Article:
Why do kids find it hard or unnecessary to recall what is taught in school? What about their skills and interests? Is the struggle for marks more important than a platform for the child’s abilities?
Think back to how every time Dory had new things to remember we were afraid she would forget it all, when Neville finally learnt to disarm his opponent our hearts were one with the D.A members as they cheered him on, and our desire for time travel deepened further when Mr.Peabody and Sherman practically journeyed through history, making us wish for an equally thrilling learning experience.
What is it about these movies that make us revisit them countless times?
Besides the ethereal movements that appeal to our imagination, certain characters tend to strike home. What Dory calls “short-term remembery loss” is a state that we have accustomed ourselves to live in -a state of cognitive evanescence.
Most kids grow up learning that success is imperative for any task you take up. When they enter school, the system drills its rigidity into their minds and makes them believe that scoring top marks should be the ultimate goal. Rarely do kids find motivation (intrinsic or extrinsic) to explore their passion for learning. As a consequence, what and how much of the learnt material is remembered is directly proportional to the arrival/completion of exams.
Many students feel that a lot of what is taught in school is dispensable. Believe it or not, this trend of thought has been in existence for decades, giving rise to a number of questions – Why do kids find it hard or unnecessary to recall what is taught in school? What about their skills and interests? Is the struggle for marks more important than a platform for the child’s abilities?
Imagine if Hogwarts had to fight the Death Eaters and Voldemort based purely on what they learnt for their O.W.Ls and N.E.W.Ts. It would’ve been an utter disaster because they would’ve stepped into battle with no practical knowledge of spells, enchantments or defence. But isn’t this pretty much what we have been doing?
Our educational framework underwent massive change when it shifted from indigenous methods of learning to a highly colonized one. Even today the push for scores overpowers the urge to instil a sense of excitement and curiosity. Exams test the memory and power of ‘mugging-up’ rather than evaluating the extent of knowledge and understanding acquired by the child. We have become so comfortable with the nonchalance that comes with this system of learning that our passive acceptance of it is just another grey area that is given little or no attention.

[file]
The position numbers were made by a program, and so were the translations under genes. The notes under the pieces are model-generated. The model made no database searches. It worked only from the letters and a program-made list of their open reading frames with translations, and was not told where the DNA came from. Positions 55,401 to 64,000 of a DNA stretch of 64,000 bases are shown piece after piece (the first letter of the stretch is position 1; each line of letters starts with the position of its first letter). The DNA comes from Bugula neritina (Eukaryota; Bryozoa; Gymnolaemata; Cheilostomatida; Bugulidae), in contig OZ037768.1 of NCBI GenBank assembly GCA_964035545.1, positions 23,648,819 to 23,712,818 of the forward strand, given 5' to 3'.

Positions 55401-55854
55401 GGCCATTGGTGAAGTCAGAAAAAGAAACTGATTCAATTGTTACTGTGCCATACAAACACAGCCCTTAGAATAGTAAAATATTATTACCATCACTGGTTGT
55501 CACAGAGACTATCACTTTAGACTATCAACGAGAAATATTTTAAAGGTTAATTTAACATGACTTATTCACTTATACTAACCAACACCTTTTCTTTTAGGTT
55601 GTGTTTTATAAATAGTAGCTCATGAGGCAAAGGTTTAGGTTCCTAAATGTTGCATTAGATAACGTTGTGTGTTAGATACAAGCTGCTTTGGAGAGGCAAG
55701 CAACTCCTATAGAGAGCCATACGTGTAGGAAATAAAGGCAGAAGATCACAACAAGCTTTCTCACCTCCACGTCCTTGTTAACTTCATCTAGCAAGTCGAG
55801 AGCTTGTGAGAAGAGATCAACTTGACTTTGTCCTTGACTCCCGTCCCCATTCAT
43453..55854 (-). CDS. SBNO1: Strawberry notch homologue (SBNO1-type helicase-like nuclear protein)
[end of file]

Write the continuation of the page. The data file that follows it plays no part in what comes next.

With upcoming websites that provide a space for building a portfolio of specializations and skills, this gap between theory and application is gradually being bridged. Not only do these websites help to create a foundation for future career opportunities but the work that is progressively compiled is itself a testament to the individual’s abilities.
For example, for someone who’s into software development, a GitHub or Gitlab profile with frequent check-ins and contribution to open source exhibits their work. For a designer, photographer, or writer, a Flickr page, Behance profile, or a WordPress blog is a brilliant way to share their talent with the world. An architect’s website or a photo album of their work better communicate their ability. This way, the individual’s accomplishments result purely from experience and effort and aren’t based on a couple of answer sheets or the validation of a third person.
By working towards an academia that gives equal importance to every field of learning we move towards education that prepares the child to deal with real life situations, at the same time helping them discover their talents and aptitude. In simple words, allow the child to embrace his/her individuality and let the marks card take a backseat. Because possibilities can be found in the darkest of corners if only one remembers to open their mind to it!